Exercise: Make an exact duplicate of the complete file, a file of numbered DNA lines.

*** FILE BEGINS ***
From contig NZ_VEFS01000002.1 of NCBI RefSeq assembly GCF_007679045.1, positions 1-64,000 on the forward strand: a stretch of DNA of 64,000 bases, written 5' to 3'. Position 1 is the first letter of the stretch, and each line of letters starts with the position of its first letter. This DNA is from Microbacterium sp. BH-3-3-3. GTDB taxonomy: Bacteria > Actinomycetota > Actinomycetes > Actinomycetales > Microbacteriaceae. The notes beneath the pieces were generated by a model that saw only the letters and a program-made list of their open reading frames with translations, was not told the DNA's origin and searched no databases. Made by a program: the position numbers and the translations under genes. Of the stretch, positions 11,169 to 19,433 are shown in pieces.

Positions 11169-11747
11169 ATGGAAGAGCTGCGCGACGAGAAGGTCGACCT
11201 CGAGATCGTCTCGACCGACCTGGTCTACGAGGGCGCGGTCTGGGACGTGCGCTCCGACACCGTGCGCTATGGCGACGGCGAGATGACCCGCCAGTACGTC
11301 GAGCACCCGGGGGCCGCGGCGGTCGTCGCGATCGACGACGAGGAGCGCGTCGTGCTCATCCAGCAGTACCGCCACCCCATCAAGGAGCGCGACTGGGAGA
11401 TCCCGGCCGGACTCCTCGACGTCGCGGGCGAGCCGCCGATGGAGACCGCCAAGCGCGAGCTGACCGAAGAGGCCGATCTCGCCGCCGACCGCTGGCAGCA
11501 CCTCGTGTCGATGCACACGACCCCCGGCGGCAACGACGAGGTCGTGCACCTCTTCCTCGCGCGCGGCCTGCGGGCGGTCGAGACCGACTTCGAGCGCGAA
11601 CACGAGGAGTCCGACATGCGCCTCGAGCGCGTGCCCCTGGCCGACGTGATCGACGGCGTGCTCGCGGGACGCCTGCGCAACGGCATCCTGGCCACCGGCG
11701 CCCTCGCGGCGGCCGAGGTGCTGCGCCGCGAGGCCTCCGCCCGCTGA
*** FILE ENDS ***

From contig NZ_VEFS01000002.1 of NCBI RefSeq assembly GCF_007679045.1, positions 1-64,000 on the forward strand: a stretch of DNA of 64,000 bases, written 5' to 3'. Position 1 is the first letter of the stretch, and each line of letters starts with the position of its first letter. This DNA is from Microbacterium sp. BH-3-3-3. GTDB taxonomy: Bacteria > Actinomycetota > Actinomycetes > Actinomycetales > Microbacteriaceae. The notes beneath the pieces were generated by a model that saw only the letters and a program-made list of their open reading frames with translations, was not told the DNA's origin and searched no databases. Made by a program: the position numbers and the translations under genes. Of the stretch, positions 11,169 to 19,433 are shown in pieces.

Positions 11169-11747
11169 ATGGAAGAGCTGCGCGACGAGAAGGTCGACCT
11201 CGAGATCGTCTCGACCGACCTGGTCTACGAGGGCGCGGTCTGGGACGTGCGCTCCGACACCGTGCGCTATGGCGACGGCGAGATGACCCGCCAGTACGTC
11301 GAGCACCCGGGGGCCGCGGCGGTCGTCGCGATCGACGACGAGGAGCGCGTCGTGCTCATCCAGCAGTACCGCCACCCCATCAAGGAGCGCGACTGGGAGA
11401 TCCCGGCCGGACTCCTCGACGTCGCGGGCGAGCCGCCGATGGAGACCGCCAAGCGCGAGCTGACCGAAGAGGCCGATCTCGCCGCCGACCGCTGGCAGCA
11501 CCTCGTGTCGATGCACACGACCCCCGGCGGCAACGACGAGGTCGTGCACCTCTTCCTCGCGCGCGGCCTGCGGGCGGTCGAGACCGACTTCGAGCGCGAA
11601 CACGAGGAGTCCGACATGCGCCTCGAGCGCGTGCCCCTGGCCGACGTGATCGACGGCGTGCTCGCGGGACGCCTGCGCAACGGCATCCTGGCCACCGGCG
11701 CCCTCGCGGCGGCCGAGGTGCTGCGCCGCGAGGCCTCCGCCCGCTGA